To be honest, I had not heard of pagefiles, but I have looked it up and my system says it has an initial size of 1536MB for all drives and a maximum of 3072MB.  It is set currently at 2301MB.
I have applied all Windows updates.
I haven't had a new network card installed since purchasing the computer.

Hope I've given you enough to work with.

Thanks again






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  Reply # 313927 1-Apr-2010 15:23
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1GB RAM is not much these days if you keep a few programs open on Windows XP. Upgrading your RAM to 2GB will probably give a huge performance boost anyway.




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  Reply # 313944 1-Apr-2010 16:29
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freitasm: 1GB RAM is not much these days if you keep a few programs open on Windows XP. Upgrading your RAM to 2GB will probably give a huge performance boost anyway.


Agreed, you need to up your RAM to 2GB as a starter.
How large is your HDD, 320GB? Smaller/larger?

Also, what else is running on your computer when you get this message?
Email client, web browser, Norton 360, MS Paint, HP utilities?

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  Reply # 314305 2-Apr-2010 23:06
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I would not be at all surprised if you have far too many applications starting with Windows.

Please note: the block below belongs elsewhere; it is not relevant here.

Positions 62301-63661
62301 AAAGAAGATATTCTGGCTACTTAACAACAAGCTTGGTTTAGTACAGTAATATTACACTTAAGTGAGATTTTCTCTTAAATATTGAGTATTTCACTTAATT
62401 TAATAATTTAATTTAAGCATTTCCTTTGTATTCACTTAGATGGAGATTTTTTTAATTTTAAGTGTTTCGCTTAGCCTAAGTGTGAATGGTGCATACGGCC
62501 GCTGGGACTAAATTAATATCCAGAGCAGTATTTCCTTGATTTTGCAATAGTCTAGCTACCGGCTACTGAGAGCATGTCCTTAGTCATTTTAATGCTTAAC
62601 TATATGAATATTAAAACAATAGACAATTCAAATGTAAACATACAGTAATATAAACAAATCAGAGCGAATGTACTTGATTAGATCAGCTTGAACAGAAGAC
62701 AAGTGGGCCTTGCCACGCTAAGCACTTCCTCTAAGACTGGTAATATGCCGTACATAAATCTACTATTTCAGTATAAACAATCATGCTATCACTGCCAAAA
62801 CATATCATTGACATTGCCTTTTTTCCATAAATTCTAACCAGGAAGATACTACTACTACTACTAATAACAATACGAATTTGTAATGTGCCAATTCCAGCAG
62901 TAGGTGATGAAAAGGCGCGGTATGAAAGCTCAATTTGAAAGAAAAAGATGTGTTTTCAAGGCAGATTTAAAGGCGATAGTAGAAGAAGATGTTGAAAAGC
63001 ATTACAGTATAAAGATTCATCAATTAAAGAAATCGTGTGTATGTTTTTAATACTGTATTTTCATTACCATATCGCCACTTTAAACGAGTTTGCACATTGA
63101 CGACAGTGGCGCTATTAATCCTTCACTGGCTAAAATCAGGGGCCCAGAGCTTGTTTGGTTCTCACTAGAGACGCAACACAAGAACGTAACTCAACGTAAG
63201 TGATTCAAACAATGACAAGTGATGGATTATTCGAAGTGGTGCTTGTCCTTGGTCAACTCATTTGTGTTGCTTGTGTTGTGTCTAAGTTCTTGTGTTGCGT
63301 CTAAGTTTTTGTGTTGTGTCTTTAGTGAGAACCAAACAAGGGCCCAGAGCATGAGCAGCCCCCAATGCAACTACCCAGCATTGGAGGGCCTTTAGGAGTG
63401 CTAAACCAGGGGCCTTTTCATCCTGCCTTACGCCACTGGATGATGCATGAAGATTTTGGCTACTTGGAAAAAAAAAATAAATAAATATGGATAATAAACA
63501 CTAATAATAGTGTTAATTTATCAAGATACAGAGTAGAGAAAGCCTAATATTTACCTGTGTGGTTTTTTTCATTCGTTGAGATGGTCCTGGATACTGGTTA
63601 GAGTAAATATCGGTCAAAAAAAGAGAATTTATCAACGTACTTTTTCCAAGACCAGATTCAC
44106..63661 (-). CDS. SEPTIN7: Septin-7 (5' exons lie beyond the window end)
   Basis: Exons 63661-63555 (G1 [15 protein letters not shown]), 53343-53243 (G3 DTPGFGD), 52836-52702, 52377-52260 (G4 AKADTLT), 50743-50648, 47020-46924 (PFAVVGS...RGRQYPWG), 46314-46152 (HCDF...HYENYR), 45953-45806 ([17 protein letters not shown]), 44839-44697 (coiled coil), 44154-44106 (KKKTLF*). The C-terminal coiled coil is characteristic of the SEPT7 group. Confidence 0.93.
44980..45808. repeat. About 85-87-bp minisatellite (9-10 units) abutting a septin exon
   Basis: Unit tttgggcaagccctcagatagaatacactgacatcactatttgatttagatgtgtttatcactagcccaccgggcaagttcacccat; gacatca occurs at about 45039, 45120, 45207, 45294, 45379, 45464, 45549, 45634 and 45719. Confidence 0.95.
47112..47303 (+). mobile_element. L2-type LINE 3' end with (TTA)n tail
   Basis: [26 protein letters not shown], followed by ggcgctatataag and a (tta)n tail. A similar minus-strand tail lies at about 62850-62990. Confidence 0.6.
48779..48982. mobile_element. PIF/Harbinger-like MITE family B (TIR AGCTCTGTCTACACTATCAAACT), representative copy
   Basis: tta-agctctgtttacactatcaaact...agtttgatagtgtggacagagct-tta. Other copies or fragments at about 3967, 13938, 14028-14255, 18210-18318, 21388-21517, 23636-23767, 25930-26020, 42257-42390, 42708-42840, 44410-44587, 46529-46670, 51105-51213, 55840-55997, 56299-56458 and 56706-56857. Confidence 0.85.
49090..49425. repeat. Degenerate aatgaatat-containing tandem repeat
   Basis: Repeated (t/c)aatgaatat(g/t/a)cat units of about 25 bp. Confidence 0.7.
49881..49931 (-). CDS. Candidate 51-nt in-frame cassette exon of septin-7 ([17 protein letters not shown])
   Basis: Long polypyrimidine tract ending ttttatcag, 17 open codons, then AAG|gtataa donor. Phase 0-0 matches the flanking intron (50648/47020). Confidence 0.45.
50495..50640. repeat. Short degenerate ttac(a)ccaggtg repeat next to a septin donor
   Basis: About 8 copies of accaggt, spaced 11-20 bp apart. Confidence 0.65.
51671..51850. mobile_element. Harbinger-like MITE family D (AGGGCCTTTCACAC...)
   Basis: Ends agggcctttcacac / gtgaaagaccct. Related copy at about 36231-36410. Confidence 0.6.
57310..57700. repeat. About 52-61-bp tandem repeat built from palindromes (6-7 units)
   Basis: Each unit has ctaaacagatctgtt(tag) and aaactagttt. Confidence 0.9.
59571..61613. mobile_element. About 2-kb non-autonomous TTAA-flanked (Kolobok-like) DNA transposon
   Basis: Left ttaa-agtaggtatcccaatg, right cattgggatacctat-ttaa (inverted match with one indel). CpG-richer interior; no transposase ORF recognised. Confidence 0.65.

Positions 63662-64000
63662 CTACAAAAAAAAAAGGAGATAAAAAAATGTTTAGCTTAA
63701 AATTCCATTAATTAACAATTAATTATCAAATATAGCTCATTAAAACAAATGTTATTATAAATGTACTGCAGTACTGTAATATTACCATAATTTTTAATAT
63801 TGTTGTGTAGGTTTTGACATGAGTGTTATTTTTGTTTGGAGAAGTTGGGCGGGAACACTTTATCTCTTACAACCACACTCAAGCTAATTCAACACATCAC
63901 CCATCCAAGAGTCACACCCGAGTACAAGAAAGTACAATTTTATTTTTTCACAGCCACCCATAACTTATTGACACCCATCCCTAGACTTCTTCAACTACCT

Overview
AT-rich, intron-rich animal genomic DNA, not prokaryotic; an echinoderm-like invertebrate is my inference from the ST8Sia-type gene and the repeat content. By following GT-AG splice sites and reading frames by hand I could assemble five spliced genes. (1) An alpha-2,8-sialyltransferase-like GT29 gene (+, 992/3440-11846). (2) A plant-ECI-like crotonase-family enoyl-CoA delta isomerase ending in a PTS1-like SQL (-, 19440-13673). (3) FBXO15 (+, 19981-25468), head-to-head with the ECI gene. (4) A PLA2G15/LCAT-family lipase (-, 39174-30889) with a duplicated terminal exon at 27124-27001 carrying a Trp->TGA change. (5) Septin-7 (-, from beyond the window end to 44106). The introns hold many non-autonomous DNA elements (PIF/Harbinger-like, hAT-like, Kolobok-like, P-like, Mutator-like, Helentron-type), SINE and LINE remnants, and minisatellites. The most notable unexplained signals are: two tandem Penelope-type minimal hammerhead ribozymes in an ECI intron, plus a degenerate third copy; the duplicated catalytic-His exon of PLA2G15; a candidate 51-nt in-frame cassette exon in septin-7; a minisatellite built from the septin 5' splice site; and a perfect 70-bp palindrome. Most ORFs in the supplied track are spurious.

Many applications that you may install default to starting with Windows, whether you actually need them or not. Over a couple (or more) years of use, you can easily end up with a lot of startup items, and those are in addition to the stuff that HP tends to run on its OEM machines.
Some can usually be trimmed.
If you can do without the HP stuff, you might find that improves things, too.

The main reason I think the above is the reported VM shortage. That either says "excessive program demands" or "memory consuption runaway" - usually a buggy program, or a software confliction. Have a look in Taskmanager next time that happens, and see what is using all the RAM, and CPU.

Another thing I'd try would be a check disk. Right-click the drive the operating system is on (usually C:\ ), select "properties" , "tools" and then check this volume for errors. Tick both the boxes, then check now, then follow the restart prompt. It will take a while.

I would have thought that 1GB of RAM would be enough for XP, even given todays program demands, which are certainly increasing all the time. It wasn't that long ago that half a gig woud make XP fly.